Skip to Content

Is It Rude to Say “Have a Good One”?

As you learn more about the English language, you will often hear expressions that might be confusing. For example, “Have a good one” is a popular expression in North America and increasingly around the English-speaking world. Still, you may well wonder whether it is polite to use and, if so, what exactly it means.

It’s not rude to say “have a good one” to someone in a casual setting when the context of what you’re referring to is clear. Many young people use the expression simply to mean “goodbye,” but you should be careful not to use it in a formal setting or in a setting where it might be misunderstood or appear insincere.

This article will explore how the saying “have a good one” came about and what it means. We’ll also look at how and when someone should use it and alternatives that may be more suitable. 

What Does “Have a Good One” Mean?

Most people use the phrase “have a good one” to mean “have a good day” (source). Interestingly, the people of North America use this expression more than those in countries where they speak British English. 

Where Did the Saying “Have a Good One” Come From?

The saying “have a good one” evolved from the original “have a good day.” We can find the earliest evidence of this phrase in “The Knight’s Tale” from Chaucer’s The Canterbury Tales, where the Knight says, “Fare well, have a good day” (source).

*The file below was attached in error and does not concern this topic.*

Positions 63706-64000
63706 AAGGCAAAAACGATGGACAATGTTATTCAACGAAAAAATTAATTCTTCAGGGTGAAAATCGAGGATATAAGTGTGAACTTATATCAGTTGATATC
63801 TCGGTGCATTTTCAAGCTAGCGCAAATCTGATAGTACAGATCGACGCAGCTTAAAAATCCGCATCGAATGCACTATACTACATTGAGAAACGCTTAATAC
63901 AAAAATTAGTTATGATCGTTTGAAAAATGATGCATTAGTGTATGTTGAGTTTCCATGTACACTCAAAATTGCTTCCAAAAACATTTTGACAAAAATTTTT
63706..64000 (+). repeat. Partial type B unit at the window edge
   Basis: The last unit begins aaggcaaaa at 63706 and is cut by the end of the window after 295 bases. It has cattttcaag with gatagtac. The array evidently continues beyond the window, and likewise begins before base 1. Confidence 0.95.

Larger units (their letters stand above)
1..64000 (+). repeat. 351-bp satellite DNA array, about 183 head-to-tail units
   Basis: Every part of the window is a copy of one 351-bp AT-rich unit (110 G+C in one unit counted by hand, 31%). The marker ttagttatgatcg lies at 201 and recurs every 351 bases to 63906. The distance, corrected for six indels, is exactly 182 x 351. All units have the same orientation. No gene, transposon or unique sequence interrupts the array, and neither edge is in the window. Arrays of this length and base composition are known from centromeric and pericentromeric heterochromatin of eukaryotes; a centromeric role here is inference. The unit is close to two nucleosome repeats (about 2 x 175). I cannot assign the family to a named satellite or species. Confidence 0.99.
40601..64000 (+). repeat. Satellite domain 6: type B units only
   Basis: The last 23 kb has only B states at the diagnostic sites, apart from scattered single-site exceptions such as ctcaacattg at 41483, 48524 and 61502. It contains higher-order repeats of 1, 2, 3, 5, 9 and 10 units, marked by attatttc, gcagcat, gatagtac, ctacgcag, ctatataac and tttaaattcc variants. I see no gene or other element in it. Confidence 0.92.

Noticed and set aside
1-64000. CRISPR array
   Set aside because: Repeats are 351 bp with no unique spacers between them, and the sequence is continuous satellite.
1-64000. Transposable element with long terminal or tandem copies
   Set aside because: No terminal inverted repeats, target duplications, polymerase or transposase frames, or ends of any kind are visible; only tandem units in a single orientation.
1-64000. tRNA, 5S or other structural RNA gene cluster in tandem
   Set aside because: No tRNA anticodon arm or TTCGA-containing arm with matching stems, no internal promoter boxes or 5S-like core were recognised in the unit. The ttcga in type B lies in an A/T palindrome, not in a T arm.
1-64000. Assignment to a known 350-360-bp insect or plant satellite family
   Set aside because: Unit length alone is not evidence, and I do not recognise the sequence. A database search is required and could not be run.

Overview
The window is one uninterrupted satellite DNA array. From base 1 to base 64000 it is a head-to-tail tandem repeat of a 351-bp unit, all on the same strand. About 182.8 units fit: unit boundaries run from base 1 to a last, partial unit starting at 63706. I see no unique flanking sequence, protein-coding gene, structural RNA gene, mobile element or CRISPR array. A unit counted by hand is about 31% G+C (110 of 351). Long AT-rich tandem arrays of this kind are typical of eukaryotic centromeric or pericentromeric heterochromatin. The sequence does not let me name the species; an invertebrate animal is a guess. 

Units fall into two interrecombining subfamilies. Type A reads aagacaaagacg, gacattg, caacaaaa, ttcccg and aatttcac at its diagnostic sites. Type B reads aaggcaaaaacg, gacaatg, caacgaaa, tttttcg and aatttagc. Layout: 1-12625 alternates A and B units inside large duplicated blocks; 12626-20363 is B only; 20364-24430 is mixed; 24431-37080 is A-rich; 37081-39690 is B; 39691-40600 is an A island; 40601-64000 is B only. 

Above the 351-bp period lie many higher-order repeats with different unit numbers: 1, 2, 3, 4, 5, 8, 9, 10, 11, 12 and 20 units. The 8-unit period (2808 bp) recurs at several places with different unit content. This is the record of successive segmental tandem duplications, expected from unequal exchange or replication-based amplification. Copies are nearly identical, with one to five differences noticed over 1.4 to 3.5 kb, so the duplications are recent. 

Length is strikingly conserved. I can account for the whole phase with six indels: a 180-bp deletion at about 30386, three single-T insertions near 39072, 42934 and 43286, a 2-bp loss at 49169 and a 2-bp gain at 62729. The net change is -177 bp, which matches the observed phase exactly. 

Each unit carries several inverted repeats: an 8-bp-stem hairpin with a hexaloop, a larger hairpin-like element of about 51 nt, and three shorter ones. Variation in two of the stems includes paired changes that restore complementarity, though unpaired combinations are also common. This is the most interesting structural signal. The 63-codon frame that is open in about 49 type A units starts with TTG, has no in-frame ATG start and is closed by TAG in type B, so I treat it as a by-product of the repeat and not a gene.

However, it only gathered popularity in the 1970s, where many began to use it widely and often overuse it.

How Do You Use “Have a Good One”?

Originally, people used the phrase in context. In that case, if I was to say to you, “I’m going for a run now,” then you would respond, “Have a good one.” This would then mean “have a good run.” Similarly, I could say, “we’re going to a party,” and your response of “have a good one” would mean “have a good party.”

In these examples, it’s easy to work out what the “one” means in context. Unfortunately, these days, it’s often not clear what “one” stands for, and, for this reason, it can seem trite or insincere.

When Can You Use “Have a Good One”?

As a rule of thumb, you would be safe to use the idiom “have a good one” in a casual environment or among friends. It’s a colloquial saying most prevalent in informal settings, often functioning as a farewell greeting in retail environments.

In What Context Can You Use “Have a Good One”?

You will often hear people who are serving customers end their interaction with “Have a good day” or “Have a good one.” They may also say, “Have a nice day.” These expressions all operate interchangeably. 

Because it often comes at the end of a conversation, it’s started to mean “goodbye,” we might often hear young people, in particular, saying “have a good one” when they mean “goodbye.”

The phrase implies familiarity and a shared lifestyle. Most would consider it cool to say “have a good one” in the right environment.